“Listen up, earthquake! Listen up!
We are going to strengthen our bodies and sharpen our minds
wholeheartedly from now on.
When we grow up
we will build houses with strong foundations.
  Next time,
  no matter how hard you shake
  our pillars will not yield an inch.”

—Matano Yasunosuke, grade 3, Imakawa Primary School, 1924

Although Tokyo’s earthquake children remained objects of concern and investigation throughout the lengthy recovery project, teachers and city officials soon recognized the opportunity to use children and their essays as harbingers of hope, resilience, and reconstruction. Children were increasingly connected to official commemoration events from 1924 onward. As real and imagined symbols of resilience—returning to school in the ruins within weeks of the earthquake and writing essays about their dreams for a new Tokyo—Japanese government officials were quick to capitalise on the powerful emotional capital children possessed. In March 1924, for example, the City of Tokyo showcased children’s emotive firsthand records of the disaster in a public ‘Earthquake Memorial Exhibition’. On 1 September 1924, and to coincide with the first anniversary, the municipal government published these essays and drawings in a seven-volume collection with the goal of preserving children’s experiences for future generations to learn from.

Japanese children became viewed and portrayed as distinct sufferers with unique needs on both sides of the Pacific. American tourists on board the cruise ship Franconia visited Tokyo’s barracks in December 1923 bearing gifts for children. In return, children not only played an important role in mobilizing relief in America, but also serving as ambassadors of gratitude who thanked and moved Americans with their purity and innocence.

One organisation came up with a creative way for children to thank people around the world for their donations and compassion. The Sunday School Association of Japan invited over one hundred thousand children to draw pictures on postcards as a way of saying thank you to people overseas for their sympathy and donations. Following a public exhibition at Tokyo’s headquarters in April 1924, Japanese delegates travelled to Scotland in June 1924 for the Sixth Sunday School Association convention in Glasgow and distributed the postcards. Reverend Tsunashima Kakichi continued from Glasgow to the United States, where he led a gratitude tour and distributed children’s postcards to YMCA and American Red Cross chapters as a memorable token of thanks.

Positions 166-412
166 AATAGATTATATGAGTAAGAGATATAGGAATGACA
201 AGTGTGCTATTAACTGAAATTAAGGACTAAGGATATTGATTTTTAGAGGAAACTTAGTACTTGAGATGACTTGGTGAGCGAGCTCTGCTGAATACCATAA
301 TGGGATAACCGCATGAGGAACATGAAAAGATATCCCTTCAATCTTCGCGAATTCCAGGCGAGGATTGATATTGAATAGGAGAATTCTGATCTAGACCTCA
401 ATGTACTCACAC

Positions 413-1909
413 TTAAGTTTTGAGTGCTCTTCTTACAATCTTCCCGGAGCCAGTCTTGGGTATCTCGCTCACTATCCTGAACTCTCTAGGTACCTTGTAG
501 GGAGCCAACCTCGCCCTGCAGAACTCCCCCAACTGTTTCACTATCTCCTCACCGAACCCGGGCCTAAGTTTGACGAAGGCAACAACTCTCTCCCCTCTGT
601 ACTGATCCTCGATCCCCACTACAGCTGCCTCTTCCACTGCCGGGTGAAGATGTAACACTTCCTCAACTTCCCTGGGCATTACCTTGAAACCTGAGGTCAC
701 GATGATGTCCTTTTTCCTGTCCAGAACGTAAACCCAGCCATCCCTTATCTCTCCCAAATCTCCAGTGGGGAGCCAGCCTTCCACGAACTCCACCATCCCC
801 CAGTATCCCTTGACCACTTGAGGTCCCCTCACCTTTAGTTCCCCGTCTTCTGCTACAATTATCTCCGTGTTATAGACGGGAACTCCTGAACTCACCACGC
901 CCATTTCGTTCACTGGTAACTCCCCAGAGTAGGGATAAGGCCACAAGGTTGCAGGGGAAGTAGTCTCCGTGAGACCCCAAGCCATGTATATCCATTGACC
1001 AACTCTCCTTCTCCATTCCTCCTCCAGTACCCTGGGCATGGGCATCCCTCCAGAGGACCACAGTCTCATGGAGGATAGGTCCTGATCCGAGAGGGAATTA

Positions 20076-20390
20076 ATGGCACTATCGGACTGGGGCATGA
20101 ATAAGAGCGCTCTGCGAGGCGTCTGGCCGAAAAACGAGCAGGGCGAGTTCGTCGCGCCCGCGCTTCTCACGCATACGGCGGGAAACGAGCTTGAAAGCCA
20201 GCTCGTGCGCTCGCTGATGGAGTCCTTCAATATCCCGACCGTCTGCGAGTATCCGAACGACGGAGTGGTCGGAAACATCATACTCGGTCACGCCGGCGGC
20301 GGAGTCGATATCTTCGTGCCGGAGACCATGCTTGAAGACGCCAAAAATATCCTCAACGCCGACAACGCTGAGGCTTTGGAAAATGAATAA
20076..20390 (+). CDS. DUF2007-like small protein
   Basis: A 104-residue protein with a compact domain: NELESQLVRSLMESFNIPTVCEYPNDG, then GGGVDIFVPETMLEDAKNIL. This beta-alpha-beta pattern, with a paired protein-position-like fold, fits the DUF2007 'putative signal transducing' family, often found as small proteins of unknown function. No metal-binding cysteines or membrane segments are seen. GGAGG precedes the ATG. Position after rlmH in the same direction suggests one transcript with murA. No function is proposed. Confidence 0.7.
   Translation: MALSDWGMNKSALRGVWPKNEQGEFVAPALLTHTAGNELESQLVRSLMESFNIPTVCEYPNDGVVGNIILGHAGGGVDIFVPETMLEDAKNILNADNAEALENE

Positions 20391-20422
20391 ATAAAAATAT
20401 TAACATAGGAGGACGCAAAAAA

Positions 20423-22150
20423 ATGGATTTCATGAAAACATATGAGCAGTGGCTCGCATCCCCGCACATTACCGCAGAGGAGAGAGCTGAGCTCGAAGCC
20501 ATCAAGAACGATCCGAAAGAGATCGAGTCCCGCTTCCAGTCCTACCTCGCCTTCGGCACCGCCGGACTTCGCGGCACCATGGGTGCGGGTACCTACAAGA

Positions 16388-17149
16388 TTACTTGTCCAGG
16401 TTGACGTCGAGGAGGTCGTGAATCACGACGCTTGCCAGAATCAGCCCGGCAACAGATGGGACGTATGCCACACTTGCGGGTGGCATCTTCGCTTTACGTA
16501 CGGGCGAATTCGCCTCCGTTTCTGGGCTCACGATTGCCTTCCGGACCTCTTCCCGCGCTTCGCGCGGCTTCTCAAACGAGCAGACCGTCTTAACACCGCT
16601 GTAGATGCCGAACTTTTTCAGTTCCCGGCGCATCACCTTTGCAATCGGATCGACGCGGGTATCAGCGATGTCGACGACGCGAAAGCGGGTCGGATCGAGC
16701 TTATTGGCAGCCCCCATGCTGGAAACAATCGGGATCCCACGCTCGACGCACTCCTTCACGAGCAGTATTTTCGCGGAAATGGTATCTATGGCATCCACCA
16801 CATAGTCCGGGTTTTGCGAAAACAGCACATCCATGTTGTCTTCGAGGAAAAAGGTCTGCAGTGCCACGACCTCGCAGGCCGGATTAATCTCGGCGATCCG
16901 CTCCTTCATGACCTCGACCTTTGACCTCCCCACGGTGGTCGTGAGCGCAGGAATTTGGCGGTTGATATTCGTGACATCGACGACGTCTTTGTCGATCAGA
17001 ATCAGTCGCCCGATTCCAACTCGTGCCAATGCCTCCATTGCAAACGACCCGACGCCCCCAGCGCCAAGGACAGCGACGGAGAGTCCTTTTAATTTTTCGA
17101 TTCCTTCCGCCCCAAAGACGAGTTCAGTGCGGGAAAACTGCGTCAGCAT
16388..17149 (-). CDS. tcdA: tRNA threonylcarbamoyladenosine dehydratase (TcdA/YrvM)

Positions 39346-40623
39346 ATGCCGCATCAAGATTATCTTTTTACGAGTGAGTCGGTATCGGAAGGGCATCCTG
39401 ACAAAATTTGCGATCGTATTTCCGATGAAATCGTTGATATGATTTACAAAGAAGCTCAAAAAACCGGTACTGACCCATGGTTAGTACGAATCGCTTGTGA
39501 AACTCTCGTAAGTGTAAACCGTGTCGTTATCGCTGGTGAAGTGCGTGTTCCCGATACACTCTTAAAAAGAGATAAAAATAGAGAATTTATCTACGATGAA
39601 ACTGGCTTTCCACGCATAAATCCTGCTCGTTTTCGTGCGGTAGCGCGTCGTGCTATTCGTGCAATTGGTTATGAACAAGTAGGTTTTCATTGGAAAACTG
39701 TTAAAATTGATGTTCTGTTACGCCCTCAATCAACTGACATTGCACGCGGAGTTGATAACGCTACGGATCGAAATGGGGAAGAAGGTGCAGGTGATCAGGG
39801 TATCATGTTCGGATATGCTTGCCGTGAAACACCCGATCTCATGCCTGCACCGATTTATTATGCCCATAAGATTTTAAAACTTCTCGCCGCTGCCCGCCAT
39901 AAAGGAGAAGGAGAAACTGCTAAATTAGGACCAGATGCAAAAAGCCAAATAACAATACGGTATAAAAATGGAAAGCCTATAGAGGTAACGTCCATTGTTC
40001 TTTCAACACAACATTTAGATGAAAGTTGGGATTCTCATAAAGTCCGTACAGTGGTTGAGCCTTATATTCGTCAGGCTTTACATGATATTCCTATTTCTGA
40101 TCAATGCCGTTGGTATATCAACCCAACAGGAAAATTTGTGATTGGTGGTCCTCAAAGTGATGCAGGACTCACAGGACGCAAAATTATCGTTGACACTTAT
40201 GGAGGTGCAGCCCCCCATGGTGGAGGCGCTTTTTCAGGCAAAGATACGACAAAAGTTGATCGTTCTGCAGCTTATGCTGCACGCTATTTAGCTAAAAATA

• How else did Japan thank America for their generous donations and relief following the 1923 Great Kantō Earthquake? What role did children and youth play?

  • In addition to using essays and drawings, what other methods did teachers and health officials employ in order to better understand children's experiences of the earthquake and fires?
  • Borland, Janet. Earthquake Children: Building Resilience from the Ruins of Tokyo. Cambridge, MA: Harvard University Asia Center, 2020, chapter 4.

  • Borland, Janet. “Voices of vulnerability and resilience: Children and their recollections in post-earthquake Tokyo.” Japanese Studies 36, no. 3 (2016): 299-317.

  • Borland, Janet, and J. Charles Schencking. “Objects of concern, ambassadors of gratitude: Children, humanitarianism, and transpacific diplomacy following Japan’s 1923 Great Kantō Earthquake.” Journal of the History of Childhood and Youth 13, no. 2 (2020): 195-225.